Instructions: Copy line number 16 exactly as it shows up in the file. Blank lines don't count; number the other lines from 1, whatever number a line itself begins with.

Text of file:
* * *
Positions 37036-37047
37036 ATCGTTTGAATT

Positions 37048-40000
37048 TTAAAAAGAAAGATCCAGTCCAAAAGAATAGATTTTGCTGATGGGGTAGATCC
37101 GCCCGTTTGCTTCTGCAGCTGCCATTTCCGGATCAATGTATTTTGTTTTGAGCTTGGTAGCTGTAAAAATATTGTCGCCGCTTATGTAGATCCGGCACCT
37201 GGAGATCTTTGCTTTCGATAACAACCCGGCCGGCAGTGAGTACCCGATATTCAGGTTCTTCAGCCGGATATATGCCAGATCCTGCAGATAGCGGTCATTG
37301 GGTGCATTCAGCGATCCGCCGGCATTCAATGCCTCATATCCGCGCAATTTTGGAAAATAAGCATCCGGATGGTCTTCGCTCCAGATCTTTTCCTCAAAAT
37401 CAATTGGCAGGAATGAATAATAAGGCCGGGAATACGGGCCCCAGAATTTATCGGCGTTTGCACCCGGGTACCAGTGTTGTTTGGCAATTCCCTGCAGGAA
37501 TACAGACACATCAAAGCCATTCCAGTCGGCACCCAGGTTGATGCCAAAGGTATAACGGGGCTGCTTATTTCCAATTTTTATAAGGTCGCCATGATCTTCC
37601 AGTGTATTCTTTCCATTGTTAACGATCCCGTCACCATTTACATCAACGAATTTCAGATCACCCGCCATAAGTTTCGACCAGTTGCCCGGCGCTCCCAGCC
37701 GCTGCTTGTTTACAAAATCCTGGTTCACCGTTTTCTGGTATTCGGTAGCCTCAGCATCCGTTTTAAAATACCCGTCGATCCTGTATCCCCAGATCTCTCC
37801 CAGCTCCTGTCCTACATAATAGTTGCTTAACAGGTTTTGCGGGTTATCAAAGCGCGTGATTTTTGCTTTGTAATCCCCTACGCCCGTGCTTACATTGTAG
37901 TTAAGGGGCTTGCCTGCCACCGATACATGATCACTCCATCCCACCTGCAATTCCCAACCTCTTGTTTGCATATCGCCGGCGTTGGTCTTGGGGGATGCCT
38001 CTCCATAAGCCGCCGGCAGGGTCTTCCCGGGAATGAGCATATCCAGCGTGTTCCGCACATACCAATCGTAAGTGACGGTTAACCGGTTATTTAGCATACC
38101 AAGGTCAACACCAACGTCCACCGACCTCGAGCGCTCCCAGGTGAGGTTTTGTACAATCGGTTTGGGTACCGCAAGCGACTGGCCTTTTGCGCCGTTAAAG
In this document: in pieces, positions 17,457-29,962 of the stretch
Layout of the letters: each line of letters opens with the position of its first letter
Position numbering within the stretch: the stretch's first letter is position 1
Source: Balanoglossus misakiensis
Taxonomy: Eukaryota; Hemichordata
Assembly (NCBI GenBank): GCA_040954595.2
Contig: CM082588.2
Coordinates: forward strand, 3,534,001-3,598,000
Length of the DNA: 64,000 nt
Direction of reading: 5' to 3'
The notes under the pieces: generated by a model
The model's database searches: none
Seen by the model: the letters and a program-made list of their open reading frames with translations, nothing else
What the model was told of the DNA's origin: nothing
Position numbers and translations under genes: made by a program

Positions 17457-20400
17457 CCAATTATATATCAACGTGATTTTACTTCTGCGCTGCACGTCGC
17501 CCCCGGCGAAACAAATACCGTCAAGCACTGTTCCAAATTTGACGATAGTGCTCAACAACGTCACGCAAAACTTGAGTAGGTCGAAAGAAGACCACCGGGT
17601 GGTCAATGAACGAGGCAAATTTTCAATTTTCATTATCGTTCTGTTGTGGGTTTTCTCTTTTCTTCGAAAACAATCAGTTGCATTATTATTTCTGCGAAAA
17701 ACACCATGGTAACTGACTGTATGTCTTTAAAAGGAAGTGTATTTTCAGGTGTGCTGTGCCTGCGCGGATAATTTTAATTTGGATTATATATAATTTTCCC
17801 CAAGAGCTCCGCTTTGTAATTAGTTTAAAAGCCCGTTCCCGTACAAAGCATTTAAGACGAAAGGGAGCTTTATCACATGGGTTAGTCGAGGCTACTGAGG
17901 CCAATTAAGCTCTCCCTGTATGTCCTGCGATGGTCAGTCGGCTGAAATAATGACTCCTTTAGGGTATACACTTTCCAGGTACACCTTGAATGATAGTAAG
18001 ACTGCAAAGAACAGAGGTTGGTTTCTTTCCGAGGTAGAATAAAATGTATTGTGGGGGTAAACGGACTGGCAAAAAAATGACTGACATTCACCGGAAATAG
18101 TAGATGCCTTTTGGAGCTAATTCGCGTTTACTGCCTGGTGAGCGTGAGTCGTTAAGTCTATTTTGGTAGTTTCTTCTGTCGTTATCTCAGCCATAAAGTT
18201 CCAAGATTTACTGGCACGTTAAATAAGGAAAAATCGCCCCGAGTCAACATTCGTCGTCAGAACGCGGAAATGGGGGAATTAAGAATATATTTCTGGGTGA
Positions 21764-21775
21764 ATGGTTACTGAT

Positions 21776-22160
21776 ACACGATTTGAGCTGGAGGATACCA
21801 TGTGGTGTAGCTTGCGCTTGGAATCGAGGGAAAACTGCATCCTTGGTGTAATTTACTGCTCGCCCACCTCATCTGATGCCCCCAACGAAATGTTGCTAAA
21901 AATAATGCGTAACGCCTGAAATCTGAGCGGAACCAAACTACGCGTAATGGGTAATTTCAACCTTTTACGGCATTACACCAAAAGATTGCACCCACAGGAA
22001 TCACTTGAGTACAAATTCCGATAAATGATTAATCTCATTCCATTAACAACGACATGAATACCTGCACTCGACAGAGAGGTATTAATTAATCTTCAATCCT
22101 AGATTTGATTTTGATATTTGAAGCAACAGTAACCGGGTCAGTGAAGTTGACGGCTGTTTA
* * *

In this document: in pieces, positions 17,457-29,962 of the stretch